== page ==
Your conversations about content and personal experiences with it can highlight the dos and don’ts of online writing. For example, if you worked in customer service, you might have had some feedback about how unhelpful a product description is. Think back to what that person was saying and where they got tripped up. It’s not about appeal to one person’s content preference but recognizing problems for an overall more fulfilling experience.
These might seem like simple principles of writing SEO-friendly content for the web, but it’s hard to notice these things without thinking back to your personal preferences and experiences. Thinking about what people have told you about their interactions with good and bad content is a brilliant exercise in self-reflection.
Experiences allow you to learn from other forms of content and marketing
A great writer knows they need to step out of their comfort zone now and then.
There are influences to be found everywhere. A good content writer knows that to craft the best copy for this multimedia world; they need to know how to learn from their personal experiences with written, audio, and visual content and the marketing world at large.
First, content. By absorbing podcasts and dissecting significant online video structures, you learn how specific audiences like to communicate. There are many transferable elements that you might have already picked up from just enjoying this content in your spare time. Making a conscious effort to transplant tricks such as tone of voice can quickly make your writing more relatable and enjoyable.
Likewise, if you’ve previously worked in marketing, there are significant experiences you can learn from to develop your traditional written content.
Social media content might be ‘very online’ in nature, but it’s a brilliant exercise in keeping things short and sweet and standing out to low-concentration audiences. Likewise, if you ever worked on an email campaign, you might have some vital data on what sentence structures and keywords draw in a user’s eye.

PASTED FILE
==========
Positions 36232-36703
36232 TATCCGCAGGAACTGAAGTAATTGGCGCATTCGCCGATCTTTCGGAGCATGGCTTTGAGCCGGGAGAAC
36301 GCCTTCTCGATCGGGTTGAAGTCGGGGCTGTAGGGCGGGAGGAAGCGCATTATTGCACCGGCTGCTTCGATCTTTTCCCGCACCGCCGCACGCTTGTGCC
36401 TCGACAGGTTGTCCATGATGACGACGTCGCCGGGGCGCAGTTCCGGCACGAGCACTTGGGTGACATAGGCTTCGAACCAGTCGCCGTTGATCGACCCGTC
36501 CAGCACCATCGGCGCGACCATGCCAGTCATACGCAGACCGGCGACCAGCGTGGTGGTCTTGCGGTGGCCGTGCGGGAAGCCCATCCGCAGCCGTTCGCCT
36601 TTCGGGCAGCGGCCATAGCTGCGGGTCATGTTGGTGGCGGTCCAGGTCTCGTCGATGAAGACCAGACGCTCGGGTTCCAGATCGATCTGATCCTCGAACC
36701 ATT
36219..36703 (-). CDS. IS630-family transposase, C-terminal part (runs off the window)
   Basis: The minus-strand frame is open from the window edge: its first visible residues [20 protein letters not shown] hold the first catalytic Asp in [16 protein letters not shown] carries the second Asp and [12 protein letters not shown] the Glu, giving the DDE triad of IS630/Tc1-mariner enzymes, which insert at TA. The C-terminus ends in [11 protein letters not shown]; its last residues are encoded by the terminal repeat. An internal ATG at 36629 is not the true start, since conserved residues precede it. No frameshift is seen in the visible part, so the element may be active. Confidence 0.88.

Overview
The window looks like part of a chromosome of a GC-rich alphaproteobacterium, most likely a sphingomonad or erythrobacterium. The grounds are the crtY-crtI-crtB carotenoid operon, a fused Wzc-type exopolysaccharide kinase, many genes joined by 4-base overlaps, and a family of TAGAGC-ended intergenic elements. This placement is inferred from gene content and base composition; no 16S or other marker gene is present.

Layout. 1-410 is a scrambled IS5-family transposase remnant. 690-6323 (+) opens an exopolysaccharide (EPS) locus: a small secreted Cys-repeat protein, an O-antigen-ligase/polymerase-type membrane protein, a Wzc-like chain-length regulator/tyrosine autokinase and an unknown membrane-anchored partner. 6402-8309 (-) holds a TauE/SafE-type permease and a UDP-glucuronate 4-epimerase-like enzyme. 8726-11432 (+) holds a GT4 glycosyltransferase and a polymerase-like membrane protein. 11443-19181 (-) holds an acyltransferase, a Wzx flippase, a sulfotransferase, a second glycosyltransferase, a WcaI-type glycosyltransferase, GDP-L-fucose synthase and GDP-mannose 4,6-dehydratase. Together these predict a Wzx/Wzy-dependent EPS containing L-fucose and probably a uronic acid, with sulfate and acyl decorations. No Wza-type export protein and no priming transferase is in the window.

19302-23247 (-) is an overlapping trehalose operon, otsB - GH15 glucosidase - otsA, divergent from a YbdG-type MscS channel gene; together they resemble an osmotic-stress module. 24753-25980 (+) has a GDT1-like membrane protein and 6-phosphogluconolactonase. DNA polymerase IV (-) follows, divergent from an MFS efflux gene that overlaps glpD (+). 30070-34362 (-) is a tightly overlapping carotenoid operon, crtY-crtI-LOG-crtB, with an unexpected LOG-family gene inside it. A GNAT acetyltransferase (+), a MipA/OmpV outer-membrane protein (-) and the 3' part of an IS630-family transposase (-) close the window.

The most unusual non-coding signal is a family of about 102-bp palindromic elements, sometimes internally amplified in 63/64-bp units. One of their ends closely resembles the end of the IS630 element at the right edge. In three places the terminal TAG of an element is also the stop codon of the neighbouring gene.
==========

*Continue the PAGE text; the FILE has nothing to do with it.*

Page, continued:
Marketing is all about experimentation and refining ideas, and there’s plenty of room for that in content. A great content writer knows they need to be constantly updating their work to improve ranking and relatability. So, thinking back to your work or even hours spent scrolling through Facebook is a good thought exercise.
Resources to improve your experience-based content writing
To close off this article, let’s look at some resources that could help you improve your content writing and learn how to apply your own experiences to your creative process.
- Podcasts – Podcasts continue to be not just a great source of inspiration but a source from which to draw relatable language and topical ideas from. In terms of copywriting advice that focuses on learning from experience, we recommend marketing podcast marketing speakers. Professionals share tips and insights that propelled them to the top of the industry. The copywriting episode with Chelsea Baldwin is a good starting point.
- Blogs – It’s been said before, but you need to read if you want to write. And by reading, we mean read a lot. Other blogs are a great source of inspiration and experiences you can draw back from years down the line. For example, the following blog might not inform your current project but give you structural ideas that come in handy later. Of course, the Christopherjanb blog is a great place to go for info, but CoSchedule also covers niche writing, such as developing content for social media.
- Video – There’s lots more to YouTube than cat videos. Great content about how to improve your writing skills exists in abundance on the platform. These videos offer excellent advice and insight into how modern users like to have information laid out. This list of channels to watch out for from Carmine Mastropierro is full of good options.
Related post: 5 Ways to Be a Better Copywriter (and Get More Business)
Whatever we do in life, it’s essential to learn from our own experiences, mistakes, or successes. Learning how to transfer the lessons learned from these experiences into our writing is critical for making content more relatable and enjoyable to the average user. While copywriters lean on a structure to please the algorithm, something is said about an injection of unique experiences.